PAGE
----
Elk Creek Campground ‘making progress’ toward permit compliance, still could be fined by Garfield County
Glenwood Springs Post Independent
The Elk Creek Campground near New Castle has taken several steps toward addressing code violations and other concerns with Garfield County, a representative of the property, which is now in foreclosure, reported to county commissioners Monday.
While that holds potential enforcement action by the county at bay, it doesn’t mean the owner, or any successor through a future real estate transaction, couldn’t be liable for upwards of $12,000 in fines for allowing tenants to stay on site illegally through the winter, county officials said Monday.
County Commissioner Mike Samson, for one, said he’s inclined to go after that money.
“That piece of property, ever since I’ve been a commissioner, has been a pain in the hind-end,” Samson said of violations dating back to prior owners in the late 2000s and regular complaints from neighbors of the campground situated on East Elk Creek Road.
“I think we seriously need to look into this notice of default,” Samson said of a possible avenue to seek fines of up to $100 per day since the campground has been out of compliance. Camping was to have ceased on Nov. 1, 2021.
Samson even suggested finding a way to use some of that money to reimburse campground tenants who paid rent for their camper or RV space in advance, and then were told they had to leave before the winter was up.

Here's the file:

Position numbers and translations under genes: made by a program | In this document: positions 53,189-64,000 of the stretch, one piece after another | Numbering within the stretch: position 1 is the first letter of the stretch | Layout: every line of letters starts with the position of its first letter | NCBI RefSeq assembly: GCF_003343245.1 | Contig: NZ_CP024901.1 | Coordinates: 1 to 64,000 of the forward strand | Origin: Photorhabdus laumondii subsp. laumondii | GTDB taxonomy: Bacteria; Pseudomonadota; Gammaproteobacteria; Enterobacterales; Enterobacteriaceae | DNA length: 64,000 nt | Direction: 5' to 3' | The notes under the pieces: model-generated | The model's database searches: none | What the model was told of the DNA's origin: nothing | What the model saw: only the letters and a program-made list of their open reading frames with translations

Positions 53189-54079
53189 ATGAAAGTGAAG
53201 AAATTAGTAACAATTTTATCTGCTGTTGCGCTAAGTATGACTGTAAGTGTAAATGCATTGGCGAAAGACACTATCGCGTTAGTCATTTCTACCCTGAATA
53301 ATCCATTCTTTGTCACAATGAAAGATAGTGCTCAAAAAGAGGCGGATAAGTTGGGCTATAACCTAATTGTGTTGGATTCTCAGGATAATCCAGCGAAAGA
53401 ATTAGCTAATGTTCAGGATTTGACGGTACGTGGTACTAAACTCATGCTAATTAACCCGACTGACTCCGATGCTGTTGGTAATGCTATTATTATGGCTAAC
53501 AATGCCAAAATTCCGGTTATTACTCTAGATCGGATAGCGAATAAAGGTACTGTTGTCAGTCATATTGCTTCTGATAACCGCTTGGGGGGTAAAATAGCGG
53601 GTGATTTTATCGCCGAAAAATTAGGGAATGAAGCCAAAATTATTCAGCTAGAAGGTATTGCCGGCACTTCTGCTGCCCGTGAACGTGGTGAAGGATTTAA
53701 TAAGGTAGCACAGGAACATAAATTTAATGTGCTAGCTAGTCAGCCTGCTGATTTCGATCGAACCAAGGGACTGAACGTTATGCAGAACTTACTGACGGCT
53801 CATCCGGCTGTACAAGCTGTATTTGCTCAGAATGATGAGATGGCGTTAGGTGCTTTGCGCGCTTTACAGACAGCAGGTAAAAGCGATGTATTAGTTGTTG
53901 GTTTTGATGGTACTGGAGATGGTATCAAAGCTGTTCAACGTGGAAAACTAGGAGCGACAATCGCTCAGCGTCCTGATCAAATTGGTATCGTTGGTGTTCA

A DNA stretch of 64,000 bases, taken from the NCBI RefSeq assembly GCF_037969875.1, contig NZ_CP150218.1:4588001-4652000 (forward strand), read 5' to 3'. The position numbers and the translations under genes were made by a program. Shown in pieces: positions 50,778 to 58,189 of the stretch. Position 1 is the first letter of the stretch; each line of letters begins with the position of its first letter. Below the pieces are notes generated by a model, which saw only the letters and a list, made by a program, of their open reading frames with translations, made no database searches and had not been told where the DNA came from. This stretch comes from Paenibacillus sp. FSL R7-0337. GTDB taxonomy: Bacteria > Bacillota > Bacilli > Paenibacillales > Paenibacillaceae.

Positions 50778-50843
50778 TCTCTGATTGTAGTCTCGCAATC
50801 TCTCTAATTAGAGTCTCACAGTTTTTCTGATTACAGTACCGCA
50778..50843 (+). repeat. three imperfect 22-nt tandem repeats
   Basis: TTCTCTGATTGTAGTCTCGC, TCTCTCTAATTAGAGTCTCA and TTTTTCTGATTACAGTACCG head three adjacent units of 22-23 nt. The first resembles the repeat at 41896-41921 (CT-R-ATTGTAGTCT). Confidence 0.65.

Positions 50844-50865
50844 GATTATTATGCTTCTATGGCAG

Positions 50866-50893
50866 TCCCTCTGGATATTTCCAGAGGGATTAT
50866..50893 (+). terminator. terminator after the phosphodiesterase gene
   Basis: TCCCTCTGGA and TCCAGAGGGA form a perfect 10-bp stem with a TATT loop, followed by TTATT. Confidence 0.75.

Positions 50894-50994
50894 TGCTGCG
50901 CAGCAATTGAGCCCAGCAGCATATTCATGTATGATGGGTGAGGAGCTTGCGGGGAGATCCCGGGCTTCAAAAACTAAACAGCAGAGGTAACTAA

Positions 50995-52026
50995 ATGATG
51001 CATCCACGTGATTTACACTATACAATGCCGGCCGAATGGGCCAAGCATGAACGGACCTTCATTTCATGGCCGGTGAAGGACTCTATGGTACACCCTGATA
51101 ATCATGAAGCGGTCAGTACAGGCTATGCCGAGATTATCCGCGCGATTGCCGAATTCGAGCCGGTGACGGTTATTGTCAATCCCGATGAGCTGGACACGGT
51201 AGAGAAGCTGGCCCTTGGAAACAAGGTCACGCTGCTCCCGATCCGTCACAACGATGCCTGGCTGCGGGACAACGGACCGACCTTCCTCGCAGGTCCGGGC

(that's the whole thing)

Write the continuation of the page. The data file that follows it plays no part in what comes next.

“They were taken advantage of,” Samson said.
Sean de Moraes, who was appointed the receiver in the foreclosure action against campground owner Beau Haines, told the commissioners on Monday that four campers remain on site because they are frozen in and can’t move until the snow and ice melts.
They have been advised that they will need to relocate as soon as it’s possible, de Moraes said.
County permits allow only seasonal camping in the 67-space Elk Creek Campground between May 1 and Nov. 1. Documents also state that there is to be a 60-day limit for camping, although neighbors and some previous campers have said that hasn’t been enforced for several years.
A private engineers’ inspection determined that the campground’s septic system is not seeping into the town of New Castle’s Elk Creek water supply, de Moraes said.
That was a primary concern expressed at a previous meeting with the county commissioners by New Castle Town Manager David Reynolds.
A separate contractor also was able to fix the campground’s water system, and the water is now being chlorinated again, de Moraes said. The Colorado Department of Public Health and Environment and Garfield County officials have been in the loop through that process, he said.
Trash that had been piling up on the site has also since been removed, he said.
At this point, given the time it would take to forcibly remove the handful of tenants who remain, that’s not something the county is inclined to pursue, County Attorney Tari Williams said.
Such actions can easily take 60 days, she said.
“Our goal is compliance,” Williams said, adding that if reasonable progress is being made to address health and safety violations, enforcement action won’t be taken.
De Moraes said in a separate interview following the meeting that it’s still possible the campground could open for the season on May 1, although the ownership situation remains uncertain.
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